but nine miles to the field the day before, by two roads, one cannot understand why four, or even six divisions, if necessary, were not brought into action.
The smallness of the force engaged on this occasion greatly strengthened my suspicion that the army itself was moving up York River
We fought for no other purpose than to hold the ground long enough to enable our baggage-trains to get out of the way of the troops.
This object was accomplished without difficulty.
There was no time during the day when the slightest uncertainty appeared.
I rode from the field a little before dark, because the action, except desultory firing of skirmishers, had ceased nearly two hours before.
The occupation of a redoubt beyond our left by a Federal brigade did not affect us, otherwise than by the loss of some four hundred men by the two Confederate regiments that attacked it — an attack due to the fact that its existence was unknown to us, until General Early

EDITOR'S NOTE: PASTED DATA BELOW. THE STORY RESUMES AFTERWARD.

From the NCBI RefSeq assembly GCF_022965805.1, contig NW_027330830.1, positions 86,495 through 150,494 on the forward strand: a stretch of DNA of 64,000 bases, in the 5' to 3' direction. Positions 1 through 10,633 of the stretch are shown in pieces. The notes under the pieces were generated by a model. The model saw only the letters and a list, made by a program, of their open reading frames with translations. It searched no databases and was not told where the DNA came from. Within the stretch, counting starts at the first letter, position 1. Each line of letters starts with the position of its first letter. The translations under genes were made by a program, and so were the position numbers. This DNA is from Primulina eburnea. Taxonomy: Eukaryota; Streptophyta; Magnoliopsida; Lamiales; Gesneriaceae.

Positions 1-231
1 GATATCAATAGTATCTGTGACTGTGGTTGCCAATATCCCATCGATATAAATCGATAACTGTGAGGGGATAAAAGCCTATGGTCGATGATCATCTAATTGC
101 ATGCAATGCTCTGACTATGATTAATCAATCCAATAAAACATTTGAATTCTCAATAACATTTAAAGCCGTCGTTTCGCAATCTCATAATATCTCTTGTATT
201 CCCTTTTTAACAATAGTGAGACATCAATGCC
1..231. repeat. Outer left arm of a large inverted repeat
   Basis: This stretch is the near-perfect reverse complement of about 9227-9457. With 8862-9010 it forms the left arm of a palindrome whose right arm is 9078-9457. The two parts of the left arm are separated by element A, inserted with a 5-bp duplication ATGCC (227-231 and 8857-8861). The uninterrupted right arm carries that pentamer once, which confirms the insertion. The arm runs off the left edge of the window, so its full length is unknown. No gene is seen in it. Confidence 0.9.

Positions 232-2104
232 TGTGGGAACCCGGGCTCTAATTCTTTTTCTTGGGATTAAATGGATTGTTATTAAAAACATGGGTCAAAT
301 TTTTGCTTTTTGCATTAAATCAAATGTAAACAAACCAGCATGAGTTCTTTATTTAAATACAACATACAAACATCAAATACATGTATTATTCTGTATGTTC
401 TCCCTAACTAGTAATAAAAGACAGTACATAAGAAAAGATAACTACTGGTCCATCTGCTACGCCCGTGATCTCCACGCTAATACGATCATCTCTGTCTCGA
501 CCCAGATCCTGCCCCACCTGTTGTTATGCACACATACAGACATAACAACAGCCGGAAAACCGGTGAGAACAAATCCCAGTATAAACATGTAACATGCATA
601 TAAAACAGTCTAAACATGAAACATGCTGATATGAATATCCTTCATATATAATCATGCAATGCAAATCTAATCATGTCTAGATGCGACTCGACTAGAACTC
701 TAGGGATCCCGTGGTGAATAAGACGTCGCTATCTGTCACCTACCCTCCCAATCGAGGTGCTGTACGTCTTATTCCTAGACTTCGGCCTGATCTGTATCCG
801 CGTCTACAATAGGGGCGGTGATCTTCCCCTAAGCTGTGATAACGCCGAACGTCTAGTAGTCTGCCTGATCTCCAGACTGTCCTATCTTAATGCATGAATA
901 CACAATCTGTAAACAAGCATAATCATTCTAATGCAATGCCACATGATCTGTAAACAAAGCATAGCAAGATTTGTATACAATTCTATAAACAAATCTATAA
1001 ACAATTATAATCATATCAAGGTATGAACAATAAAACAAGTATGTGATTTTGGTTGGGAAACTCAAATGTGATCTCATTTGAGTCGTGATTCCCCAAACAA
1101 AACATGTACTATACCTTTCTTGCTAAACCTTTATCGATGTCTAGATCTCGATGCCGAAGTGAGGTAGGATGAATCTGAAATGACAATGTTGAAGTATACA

, issuing from a wood, came upon it suddenly.
The army had no ambulances, and the wagons had moved on in the morning.
We were compelled, therefore, to leave all the wounded unable to march.
At eleven o'clock at night, when all had been cared for, Dr. Cullen
, General Longstreet
's chief surgeon, reported that the number was about four hundred.
In the Federal
reports, a victory is claimed at Williamsburg
The proofs against that claim are: That what deserves to be called fighting, ceased two hours before dark, yet the Confederates
held the field until the next morning, when they resumed their march.